Trades academy expanding
After a strong first year, a joint trades venture between the Nelson region's schools has expanded to Marlborough, and will next year expand its range of courses and double its available student places.
The Top of the South Trades Academy - formerly the Nelson Tasman Trades Academy - was set up this year as a way to offer practical learning outside the classroom.
It initially had space for 100 students from Nelson schools, but with additional funding from the Ministry of Education, this will increase to 200 next year.
But it will still not meet the demand, with more than 250 people applying for courses next year.
The academy offers courses in subjects such as automotive engineering, hospitality, tourism, hairdressing and beauty, and next year the lineup will expand to include aquaculture and maritime study, aviation engineering, wellbeing and health.
Academy manager Shaaron Adams said that after beginning the past year "building something out of nothing", having too many students for the available places was a delightful problem to have.
Halfway through the year, the academy expanded to Marlborough, with students from three of the region's high schools travelling to the Nelson Marlborough Institute of Technology's Marlborough campus or the RNZAF campus at Woodbourne.
The academy was now frantically looking for creative ways of finding more funding, she said.
"None of us want to say to 50 or more kids that you can't come."
This reflected the national situation, with programmes around the country oversubscribed, which made it difficult for the ministry, she said.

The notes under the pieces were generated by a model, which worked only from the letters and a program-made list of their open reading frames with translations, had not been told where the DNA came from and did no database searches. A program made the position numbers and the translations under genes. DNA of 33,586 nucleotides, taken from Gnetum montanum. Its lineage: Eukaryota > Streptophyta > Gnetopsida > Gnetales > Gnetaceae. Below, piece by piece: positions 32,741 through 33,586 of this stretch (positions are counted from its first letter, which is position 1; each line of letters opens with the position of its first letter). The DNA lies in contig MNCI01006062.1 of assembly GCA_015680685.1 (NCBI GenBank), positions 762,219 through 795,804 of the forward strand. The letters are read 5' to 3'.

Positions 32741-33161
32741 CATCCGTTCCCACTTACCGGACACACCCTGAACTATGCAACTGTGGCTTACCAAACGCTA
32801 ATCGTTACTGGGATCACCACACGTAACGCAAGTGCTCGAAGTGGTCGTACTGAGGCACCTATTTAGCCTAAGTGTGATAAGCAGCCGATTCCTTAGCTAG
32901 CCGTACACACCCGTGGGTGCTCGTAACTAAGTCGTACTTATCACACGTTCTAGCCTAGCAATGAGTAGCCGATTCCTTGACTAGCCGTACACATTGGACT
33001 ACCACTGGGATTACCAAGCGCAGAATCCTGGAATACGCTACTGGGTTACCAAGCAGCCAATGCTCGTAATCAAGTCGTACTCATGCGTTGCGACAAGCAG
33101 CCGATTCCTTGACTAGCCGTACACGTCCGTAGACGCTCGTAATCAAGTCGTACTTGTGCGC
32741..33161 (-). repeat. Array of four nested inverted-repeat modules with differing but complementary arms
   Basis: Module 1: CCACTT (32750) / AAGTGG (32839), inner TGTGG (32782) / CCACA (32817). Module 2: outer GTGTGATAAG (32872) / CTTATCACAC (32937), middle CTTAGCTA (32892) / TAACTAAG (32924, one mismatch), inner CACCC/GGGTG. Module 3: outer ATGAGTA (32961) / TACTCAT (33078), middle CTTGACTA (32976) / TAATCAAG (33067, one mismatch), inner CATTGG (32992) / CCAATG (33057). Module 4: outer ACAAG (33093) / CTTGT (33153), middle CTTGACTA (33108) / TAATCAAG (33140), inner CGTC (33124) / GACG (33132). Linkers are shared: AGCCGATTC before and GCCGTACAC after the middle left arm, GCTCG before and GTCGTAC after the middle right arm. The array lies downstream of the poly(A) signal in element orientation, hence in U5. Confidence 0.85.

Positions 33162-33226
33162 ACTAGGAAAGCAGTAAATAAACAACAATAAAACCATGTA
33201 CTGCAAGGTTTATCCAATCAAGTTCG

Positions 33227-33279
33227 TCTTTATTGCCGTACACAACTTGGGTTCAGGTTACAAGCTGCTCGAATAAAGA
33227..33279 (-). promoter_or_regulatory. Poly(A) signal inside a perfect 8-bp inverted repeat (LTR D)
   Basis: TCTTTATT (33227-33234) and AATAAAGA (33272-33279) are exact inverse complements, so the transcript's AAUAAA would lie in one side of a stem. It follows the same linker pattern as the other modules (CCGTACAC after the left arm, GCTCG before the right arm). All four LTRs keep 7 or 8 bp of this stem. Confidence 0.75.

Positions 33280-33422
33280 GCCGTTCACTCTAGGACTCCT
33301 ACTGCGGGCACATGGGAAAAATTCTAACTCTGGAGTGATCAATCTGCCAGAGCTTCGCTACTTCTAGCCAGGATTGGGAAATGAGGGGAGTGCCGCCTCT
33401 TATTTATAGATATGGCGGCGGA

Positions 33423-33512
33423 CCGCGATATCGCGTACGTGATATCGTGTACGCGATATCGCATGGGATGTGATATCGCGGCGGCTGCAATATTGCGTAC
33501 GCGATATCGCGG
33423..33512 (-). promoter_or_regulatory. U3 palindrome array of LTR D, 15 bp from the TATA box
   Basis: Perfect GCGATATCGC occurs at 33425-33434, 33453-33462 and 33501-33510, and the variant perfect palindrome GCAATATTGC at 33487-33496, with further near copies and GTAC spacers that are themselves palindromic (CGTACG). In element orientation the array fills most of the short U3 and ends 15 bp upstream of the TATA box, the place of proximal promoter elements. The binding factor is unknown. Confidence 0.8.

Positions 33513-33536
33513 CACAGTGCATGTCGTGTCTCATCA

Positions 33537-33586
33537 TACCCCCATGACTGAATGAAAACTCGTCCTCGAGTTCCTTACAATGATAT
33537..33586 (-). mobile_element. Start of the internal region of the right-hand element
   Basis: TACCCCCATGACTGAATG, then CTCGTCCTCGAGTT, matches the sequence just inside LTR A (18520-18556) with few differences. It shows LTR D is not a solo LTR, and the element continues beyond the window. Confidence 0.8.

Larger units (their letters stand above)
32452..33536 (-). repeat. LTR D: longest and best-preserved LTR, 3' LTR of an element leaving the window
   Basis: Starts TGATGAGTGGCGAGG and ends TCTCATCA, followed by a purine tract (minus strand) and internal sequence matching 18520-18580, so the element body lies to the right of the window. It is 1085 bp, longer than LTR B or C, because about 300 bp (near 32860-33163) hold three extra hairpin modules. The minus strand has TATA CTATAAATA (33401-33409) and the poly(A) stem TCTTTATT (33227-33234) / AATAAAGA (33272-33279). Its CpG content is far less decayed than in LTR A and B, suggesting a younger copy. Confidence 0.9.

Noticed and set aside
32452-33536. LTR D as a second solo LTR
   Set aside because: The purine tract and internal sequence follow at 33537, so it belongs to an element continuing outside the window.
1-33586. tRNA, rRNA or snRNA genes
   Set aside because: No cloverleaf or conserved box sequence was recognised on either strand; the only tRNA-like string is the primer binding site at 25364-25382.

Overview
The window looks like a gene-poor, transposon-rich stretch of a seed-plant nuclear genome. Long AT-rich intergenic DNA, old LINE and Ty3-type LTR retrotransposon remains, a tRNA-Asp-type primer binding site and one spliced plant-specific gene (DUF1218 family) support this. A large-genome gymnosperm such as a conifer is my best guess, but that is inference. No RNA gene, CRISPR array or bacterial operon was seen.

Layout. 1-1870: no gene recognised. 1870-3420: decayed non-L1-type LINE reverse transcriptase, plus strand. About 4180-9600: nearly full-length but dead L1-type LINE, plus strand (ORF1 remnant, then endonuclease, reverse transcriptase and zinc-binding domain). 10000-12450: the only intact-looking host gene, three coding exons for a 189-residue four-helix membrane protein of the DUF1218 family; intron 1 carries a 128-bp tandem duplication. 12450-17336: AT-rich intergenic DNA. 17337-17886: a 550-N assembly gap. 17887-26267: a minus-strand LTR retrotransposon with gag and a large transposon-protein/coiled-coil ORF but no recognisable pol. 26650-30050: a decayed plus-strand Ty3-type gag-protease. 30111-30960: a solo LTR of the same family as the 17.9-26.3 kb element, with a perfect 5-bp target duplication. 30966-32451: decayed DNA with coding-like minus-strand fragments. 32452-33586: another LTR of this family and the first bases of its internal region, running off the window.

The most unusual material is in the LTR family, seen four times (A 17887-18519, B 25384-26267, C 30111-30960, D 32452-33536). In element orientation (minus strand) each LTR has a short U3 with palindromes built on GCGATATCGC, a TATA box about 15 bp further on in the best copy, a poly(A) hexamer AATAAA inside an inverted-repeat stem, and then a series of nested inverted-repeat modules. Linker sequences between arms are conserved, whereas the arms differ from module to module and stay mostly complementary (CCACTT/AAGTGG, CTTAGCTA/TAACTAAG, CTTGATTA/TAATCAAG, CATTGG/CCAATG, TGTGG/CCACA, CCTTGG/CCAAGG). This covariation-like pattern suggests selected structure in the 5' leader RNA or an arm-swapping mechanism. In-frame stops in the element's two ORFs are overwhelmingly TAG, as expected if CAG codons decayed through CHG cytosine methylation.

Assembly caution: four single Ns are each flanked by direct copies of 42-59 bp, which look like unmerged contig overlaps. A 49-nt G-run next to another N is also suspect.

"Their job is to make sure that the money is targeted to the greatest need, and clearly the greatest need is everywhere."
The academy's popularity was proof that the time was right for the idea. "We just need to find some solutions around funding it."
Nayland College is the lead provider for the trades academy, and principal Rex Smith said the introduction of the programme had gone better than he had expected.
About 60 per cent of students enrolled in a course this year would continue next year, and some had said it was the only reason they were returning to school.
Nelson College for Girls principal Cathy Ewing said it was good that the academy would be introducing more courses that were attractive to girls.
In the first year, most girls from her school had opted for the tourism and beauty courses, though they were able to try any course, she said.
"I think it's offering a really great opportunity for our students to make use of the resources that the tertiary institute can give."
The academy is a joint venture between Nayland College, Waimea College, Nelson College for Girls, Garin College, Motueka High School, Rai Valley Area School, Tapawera Area School, Marlborough Girls' College, Marlborough Boys' College, Queen Charlotte College, the Correspondence School and the Nelson Marlborough Institute of Technology.
Academy students travel to whichever location has the facilities for their course, with several "hubs" based around the region.
Students who want to take part in an academy course have to go through an interview process, and their parents are also consulted.
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